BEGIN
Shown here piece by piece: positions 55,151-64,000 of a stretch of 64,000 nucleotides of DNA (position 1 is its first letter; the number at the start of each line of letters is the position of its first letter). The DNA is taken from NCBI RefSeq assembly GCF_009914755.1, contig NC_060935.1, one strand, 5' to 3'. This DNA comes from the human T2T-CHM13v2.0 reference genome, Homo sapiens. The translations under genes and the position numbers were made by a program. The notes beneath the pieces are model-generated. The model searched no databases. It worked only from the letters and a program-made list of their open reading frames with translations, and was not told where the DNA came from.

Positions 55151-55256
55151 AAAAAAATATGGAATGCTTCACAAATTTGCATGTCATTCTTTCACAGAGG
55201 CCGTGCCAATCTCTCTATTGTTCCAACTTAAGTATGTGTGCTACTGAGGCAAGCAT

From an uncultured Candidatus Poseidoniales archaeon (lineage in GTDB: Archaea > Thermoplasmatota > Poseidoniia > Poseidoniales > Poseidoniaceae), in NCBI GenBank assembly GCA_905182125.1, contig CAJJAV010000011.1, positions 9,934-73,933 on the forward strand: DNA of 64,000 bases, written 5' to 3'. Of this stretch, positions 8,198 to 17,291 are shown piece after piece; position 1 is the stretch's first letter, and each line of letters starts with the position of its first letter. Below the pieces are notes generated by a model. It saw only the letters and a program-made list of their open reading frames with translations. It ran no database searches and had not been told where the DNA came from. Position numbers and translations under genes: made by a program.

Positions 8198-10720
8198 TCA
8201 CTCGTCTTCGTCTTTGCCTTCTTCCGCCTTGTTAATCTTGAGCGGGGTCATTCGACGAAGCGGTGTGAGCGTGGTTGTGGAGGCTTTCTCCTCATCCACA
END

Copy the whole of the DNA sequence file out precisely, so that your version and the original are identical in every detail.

Shown here piece by piece: positions 55,151-64,000 of a stretch of 64,000 nucleotides of DNA (position 1 is its first letter; the number at the start of each line of letters is the position of its first letter). The DNA is taken from NCBI RefSeq assembly GCF_009914755.1, contig NC_060935.1, one strand, 5' to 3'. This DNA comes from the human T2T-CHM13v2.0 reference genome, Homo sapiens. The translations under genes and the position numbers were made by a program. The notes beneath the pieces are model-generated. The model searched no databases. It worked only from the letters and a program-made list of their open reading frames with translations, and was not told where the DNA came from.

Positions 55151-55256
55151 AAAAAAATATGGAATGCTTCACAAATTTGCATGTCATTCTTTCACAGAGG
55201 CCGTGCCAATCTCTCTATTGTTCCAACTTAAGTATGTGTGCTACTGAGGCAAGCAT

From an uncultured Candidatus Poseidoniales archaeon (lineage in GTDB: Archaea > Thermoplasmatota > Poseidoniia > Poseidoniales > Poseidoniaceae), in NCBI GenBank assembly GCA_905182125.1, contig CAJJAV010000011.1, positions 9,934-73,933 on the forward strand: DNA of 64,000 bases, written 5' to 3'. Of this stretch, positions 8,198 to 17,291 are shown piece after piece; position 1 is the stretch's first letter, and each line of letters starts with the position of its first letter. Below the pieces are notes generated by a model. It saw only the letters and a program-made list of their open reading frames with translations. It ran no database searches and had not been told where the DNA came from. Position numbers and translations under genes: made by a program.

Positions 8198-10720
8198 TCA
8201 CTCGTCTTCGTCTTTGCCTTCTTCCGCCTTGTTAATCTTGAGCGGGGTCATTCGACGAAGCGGTGTGAGCGTGGTTGTGGAGGCTTTCTCCTCATCCACA